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Mayor Walsh has a message for runners and cyclists: Time to wear a mask

Runners make their way up footbridge connecting Massachusetts Avenue and the Esplanade in Boston on April 6.Blake Nissen for The Boston Globe

With the weather warming up and gyms remaining closed, it’s no wonder that public parks in Massachusetts are getting crowded.

But Boston Mayor Martin J. Walsh has a message for runners, cyclists, and others who are out and about to get some exercise: It’s time to start wearing a mask.

“I want to send a special message to runners and cyclists: even though you’re exercising, you need to be wearing a face covering,” he said at a coronavirus press conference on Wednesday afternoon. “I can’t tell you how many runners and bikers I see breathing heavily and blowing right past people with no face covering. This is not considerate to the people around you, and I understand why it’s making people angry.”


Walsh asks cyclists and runners to wear a mask
“Even though you’re exercising, you need to be wearing a face covering when you’re exercising,” said Walsh. “This is not considerate to the people around you." (Photo: Blake Nissen/For The Boston Globe, Video: Handout)

Walsh said not wearing a covering while exercising sends a message “that you’re not necessarily concerned about the community."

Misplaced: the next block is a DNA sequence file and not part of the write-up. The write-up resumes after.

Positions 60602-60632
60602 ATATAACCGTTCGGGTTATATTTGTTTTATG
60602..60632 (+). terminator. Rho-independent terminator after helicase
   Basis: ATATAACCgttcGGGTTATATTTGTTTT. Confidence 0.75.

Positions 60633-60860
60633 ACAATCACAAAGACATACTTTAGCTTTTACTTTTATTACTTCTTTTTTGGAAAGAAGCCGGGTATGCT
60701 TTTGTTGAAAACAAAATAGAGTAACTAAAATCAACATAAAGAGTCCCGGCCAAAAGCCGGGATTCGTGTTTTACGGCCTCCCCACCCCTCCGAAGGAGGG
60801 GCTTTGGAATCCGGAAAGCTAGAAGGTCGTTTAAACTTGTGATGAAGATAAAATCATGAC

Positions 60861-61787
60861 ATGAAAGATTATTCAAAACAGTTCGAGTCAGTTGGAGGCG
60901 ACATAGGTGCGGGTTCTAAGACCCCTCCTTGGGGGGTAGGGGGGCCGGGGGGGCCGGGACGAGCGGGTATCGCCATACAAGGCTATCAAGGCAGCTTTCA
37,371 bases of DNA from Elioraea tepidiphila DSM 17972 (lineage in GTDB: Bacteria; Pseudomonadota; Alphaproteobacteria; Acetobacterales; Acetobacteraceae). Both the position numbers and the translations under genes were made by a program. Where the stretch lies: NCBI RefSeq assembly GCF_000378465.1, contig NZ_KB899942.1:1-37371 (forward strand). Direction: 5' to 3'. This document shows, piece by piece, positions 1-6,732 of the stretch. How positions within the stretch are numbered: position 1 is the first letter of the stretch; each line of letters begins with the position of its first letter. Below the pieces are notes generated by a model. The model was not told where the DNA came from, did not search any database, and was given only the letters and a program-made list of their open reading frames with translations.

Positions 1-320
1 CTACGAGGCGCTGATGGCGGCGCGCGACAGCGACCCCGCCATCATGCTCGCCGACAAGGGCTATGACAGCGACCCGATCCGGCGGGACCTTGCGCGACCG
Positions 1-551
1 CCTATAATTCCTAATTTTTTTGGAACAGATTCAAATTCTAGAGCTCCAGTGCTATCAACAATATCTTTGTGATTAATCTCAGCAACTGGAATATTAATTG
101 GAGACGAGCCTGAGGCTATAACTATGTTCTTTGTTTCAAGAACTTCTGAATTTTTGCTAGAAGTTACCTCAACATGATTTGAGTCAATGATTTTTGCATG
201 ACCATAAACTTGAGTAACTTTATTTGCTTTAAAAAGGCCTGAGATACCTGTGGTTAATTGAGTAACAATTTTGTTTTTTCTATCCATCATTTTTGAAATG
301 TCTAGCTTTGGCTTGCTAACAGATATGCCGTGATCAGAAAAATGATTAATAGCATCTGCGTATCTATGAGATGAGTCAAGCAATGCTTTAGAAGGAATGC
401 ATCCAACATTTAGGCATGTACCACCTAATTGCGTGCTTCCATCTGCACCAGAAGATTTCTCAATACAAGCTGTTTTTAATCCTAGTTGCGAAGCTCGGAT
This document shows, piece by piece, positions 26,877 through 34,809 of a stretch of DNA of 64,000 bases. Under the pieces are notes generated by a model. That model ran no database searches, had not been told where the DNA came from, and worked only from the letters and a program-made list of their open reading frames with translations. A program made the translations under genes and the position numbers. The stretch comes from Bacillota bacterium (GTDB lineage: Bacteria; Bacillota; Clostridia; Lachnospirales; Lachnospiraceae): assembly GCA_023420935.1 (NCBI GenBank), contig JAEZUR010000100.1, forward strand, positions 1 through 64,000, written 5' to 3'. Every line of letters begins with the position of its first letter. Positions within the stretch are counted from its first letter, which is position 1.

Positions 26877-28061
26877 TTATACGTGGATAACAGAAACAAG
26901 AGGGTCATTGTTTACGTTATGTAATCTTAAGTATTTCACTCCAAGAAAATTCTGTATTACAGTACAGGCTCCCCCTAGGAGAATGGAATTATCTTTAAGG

“I know you are,” he said. “And to be clear, if you don’t know you’re infected or not, you can be passing the virus to other people. Other people have no idea if you had the virus or didn’t have the virus.

“This is a precaution we all have to take to protect each other,” he continued. “I understand it takes getting used to, and I know when you’re running it’s an inconvenience. I get that. If you’re far enough from other people, you can pull it down under your chin for a while, and that’s fine. But you must have it on covering your nose and mouth when you’re near other people as you’re passing. The more people who do it, the fewer infections we get.”

Although Walsh has encouraged people to wear face coverings when they’re out in public, the city has not mandated it or associated any fines with those found in non-compliance — unlike nearby communities Somerville and Cambridge, where scofflaws could be fined $300.


Last week, when asked about the possibility of issuing fines to people who fail to maintain social distancing, Walsh said, “This is not something I want to do. I don’t want to put fines on residents who are already financially burdened.”

Jaclyn Reiss can be reached at jaclyn.reiss@globe.com. Follow her on Twitter: @JaclynReiss